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Organic Milk May Not Be Organic

It's important to truly know where your food comes from

Recently the Washington Post did an investigative story about what they learned while visiting Aurora Organic Dairy, one of the largest organic dairy producers in the United States. You can read their article that also includes a short video, but to sum it up, when cows are fed mostly grass out in pasture the profile of their milk is healthier. The conjugated linoleic acid and omega-3 fatty acid are at higher levels, whereas with feedlot cows that get mostly corn, grains and other feed mixtures, the profile is different and those healthy fatty acids are lower and omega-6 fatty acid is higher. This leads to long-term health problems like obesity and cardiovascular disease.

There are two major takeaways from this article that I hope you might learn from:

  1. Organics are now a big business so we need to be educated about who is producing these products. From all the stories I've read over the years, it's clear to me that farmers cannot always be trusted to make sure the food they produce is done so ethically. From inhumane treatment to poor hygiene to cheating the systems - which is made easier through self-inspection, something that endlessly mystifies me - you can't trust some farmers to care more about you than about their own profit. Take it upon yourself to find out who is producing the products you buy and learn about their practices.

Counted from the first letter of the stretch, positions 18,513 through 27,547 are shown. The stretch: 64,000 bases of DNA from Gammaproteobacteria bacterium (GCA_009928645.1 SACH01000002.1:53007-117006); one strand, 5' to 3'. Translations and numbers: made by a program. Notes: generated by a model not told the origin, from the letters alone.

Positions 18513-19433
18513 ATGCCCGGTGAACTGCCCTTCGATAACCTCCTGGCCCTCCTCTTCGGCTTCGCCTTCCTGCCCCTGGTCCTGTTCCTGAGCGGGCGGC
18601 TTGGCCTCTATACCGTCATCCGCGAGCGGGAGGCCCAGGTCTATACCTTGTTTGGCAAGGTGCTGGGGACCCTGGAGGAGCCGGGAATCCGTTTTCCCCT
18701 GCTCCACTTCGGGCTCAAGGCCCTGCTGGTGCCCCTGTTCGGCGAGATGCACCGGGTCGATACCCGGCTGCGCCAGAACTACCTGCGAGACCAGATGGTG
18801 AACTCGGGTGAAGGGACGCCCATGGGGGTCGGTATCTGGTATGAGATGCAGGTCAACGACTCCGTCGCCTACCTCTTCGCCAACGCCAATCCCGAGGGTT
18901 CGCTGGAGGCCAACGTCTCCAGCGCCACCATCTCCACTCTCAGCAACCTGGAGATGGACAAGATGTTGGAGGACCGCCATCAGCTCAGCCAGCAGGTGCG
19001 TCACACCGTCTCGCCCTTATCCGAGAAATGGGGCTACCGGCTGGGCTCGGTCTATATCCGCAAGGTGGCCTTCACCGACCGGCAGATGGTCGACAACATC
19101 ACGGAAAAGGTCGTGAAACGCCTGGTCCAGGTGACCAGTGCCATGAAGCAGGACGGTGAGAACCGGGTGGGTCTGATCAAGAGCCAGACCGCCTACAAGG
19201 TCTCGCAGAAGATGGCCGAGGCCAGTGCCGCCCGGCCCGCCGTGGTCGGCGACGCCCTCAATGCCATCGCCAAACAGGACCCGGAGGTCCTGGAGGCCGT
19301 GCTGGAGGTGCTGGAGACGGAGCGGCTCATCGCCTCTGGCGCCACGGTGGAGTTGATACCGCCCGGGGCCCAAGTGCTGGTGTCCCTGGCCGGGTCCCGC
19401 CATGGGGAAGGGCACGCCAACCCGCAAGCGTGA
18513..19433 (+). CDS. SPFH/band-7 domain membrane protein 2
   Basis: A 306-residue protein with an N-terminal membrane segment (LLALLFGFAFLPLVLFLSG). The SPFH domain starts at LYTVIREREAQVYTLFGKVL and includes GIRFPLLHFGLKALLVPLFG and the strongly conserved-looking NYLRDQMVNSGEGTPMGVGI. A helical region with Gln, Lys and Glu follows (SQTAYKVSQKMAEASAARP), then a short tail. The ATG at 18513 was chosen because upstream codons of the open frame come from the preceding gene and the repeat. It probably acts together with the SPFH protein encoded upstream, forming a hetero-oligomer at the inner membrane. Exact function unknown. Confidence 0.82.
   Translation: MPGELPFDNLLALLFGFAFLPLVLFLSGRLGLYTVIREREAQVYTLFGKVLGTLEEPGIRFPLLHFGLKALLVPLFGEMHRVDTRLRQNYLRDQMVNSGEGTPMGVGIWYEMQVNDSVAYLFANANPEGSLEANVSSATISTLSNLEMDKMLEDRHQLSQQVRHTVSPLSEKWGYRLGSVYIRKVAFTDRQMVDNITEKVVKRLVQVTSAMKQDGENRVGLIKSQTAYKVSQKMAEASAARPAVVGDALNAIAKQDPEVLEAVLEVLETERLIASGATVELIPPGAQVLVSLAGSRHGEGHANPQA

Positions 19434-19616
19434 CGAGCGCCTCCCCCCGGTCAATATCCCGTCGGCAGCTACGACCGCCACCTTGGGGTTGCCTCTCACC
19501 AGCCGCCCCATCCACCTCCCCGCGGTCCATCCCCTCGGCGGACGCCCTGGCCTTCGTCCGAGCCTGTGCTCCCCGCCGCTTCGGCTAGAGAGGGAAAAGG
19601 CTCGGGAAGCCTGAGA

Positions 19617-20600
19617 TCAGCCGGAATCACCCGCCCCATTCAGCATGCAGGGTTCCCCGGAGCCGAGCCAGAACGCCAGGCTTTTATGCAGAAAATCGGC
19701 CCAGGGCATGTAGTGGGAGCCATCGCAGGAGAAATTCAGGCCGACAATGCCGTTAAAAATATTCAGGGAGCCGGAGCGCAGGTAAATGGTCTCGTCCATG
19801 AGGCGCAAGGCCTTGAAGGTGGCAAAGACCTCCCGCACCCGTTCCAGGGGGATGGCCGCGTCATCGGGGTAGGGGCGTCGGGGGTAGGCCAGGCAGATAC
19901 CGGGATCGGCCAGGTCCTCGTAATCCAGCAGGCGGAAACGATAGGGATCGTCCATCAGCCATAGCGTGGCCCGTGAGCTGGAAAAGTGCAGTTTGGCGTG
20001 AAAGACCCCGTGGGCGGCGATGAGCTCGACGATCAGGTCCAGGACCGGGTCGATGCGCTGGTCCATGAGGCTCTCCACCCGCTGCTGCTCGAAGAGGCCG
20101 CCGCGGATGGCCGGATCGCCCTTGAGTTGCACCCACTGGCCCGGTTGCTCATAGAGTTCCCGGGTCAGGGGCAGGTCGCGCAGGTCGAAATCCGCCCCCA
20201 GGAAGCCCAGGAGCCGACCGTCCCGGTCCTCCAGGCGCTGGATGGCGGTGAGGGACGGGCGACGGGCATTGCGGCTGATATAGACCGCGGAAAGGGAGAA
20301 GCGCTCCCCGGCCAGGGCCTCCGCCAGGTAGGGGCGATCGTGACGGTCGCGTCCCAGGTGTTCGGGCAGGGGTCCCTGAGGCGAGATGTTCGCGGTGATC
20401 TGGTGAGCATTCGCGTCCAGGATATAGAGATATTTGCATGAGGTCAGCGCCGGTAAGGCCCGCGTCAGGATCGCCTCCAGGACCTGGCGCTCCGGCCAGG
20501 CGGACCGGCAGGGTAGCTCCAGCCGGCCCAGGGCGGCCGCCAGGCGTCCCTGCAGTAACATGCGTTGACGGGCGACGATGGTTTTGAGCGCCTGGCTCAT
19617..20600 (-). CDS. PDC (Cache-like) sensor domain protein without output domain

2. Even when following the best organic practices, there is still a limit as to how much cows can be grass fed. There is a grazing season for most cows, winter comes and they're moved to feedlots and given grains. So some months of the year you're getting milk with a great fatty acid profile and some months you're getting milk that is no better for your long-term health than conventional milk. At least one producer tries to correct this with fortification, which is not always ideal either, as outlined in this article. At the end of the day it seems, as with fruits and vegetables, milk is also a seasonal food. If you want to be a conscientious dairy consumer, maybe consider drinking fresh milk in the summer and limit your dairy consumption to aged cheeses in the winter or look for non-dairy options.

If you want your dairy to come from a place that looks like this:

...and not a place that looks like this:

then it's worth the time and effort to find out who the best farmers are in the area where you live and when their grazing season ends. I personally wish I could buy raw milk from Amish farmers, but things are complicated for them too, as outlined in this follow up article in the Post.

Be an educated consumer and make the planet a better, healthier place to live. Share this with others you care about.

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